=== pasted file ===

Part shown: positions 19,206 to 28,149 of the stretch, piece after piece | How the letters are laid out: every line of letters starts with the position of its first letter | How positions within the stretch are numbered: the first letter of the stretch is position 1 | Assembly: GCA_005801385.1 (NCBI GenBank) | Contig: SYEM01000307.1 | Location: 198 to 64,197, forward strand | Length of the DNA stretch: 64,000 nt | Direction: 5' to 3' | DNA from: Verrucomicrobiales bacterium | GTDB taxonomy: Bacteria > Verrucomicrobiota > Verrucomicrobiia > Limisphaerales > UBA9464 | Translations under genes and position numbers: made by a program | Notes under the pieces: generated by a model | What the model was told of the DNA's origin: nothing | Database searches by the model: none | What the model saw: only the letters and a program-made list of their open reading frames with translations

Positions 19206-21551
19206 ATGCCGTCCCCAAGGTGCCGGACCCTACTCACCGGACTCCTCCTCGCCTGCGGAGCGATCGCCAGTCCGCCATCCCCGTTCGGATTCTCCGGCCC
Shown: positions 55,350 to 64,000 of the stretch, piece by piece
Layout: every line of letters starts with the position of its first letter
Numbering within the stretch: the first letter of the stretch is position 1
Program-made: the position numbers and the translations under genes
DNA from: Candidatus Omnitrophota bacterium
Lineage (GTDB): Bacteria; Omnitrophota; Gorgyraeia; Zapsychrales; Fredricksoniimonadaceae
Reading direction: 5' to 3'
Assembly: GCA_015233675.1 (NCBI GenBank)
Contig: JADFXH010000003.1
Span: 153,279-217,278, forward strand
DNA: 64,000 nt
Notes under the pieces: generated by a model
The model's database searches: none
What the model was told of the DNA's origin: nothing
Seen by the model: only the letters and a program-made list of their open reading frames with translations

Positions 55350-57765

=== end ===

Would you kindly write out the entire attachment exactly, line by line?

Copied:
Part shown: positions 19,206 to 28,149 of the stretch, piece after piece | How the letters are laid out: every line of letters starts with the position of its first letter | How positions within the stretch are numbered: the first letter of the stretch is position 1 | Assembly: GCA_005801385.1 (NCBI GenBank) | Contig: SYEM01000307.1 | Location: 198 to 64,197, forward strand | Length of the DNA stretch: 64,000 nt | Direction: 5' to 3' | DNA from: Verrucomicrobiales bacterium | GTDB taxonomy: Bacteria > Verrucomicrobiota > Verrucomicrobiia > Limisphaerales > UBA9464 | Translations under genes and position numbers: made by a program | Notes under the pieces: generated by a model | What the model was told of the DNA's origin: nothing | Database searches by the model: none | What the model saw: only the letters and a program-made list of their open reading frames with translations

Positions 19206-21551
19206 ATGCCGTCCCCAAGGTGCCGGACCCTACTCACCGGACTCCTCCTCGCCTGCGGAGCGATCGCCAGTCCGCCATCCCCGTTCGGATTCTCCGGCCC
Shown: positions 55,350 to 64,000 of the stretch, piece by piece
Layout: every line of letters starts with the position of its first letter
Numbering within the stretch: the first letter of the stretch is position 1
Program-made: the position numbers and the translations under genes
DNA from: Candidatus Omnitrophota bacterium
Lineage (GTDB): Bacteria; Omnitrophota; Gorgyraeia; Zapsychrales; Fredricksoniimonadaceae
Reading direction: 5' to 3'
Assembly: GCA_015233675.1 (NCBI GenBank)
Contig: JADFXH010000003.1
Span: 153,279-217,278, forward strand
DNA: 64,000 nt
Notes under the pieces: generated by a model
The model's database searches: none
What the model was told of the DNA's origin: nothing
Seen by the model: only the letters and a program-made list of their open reading frames with translations

Positions 55350-57765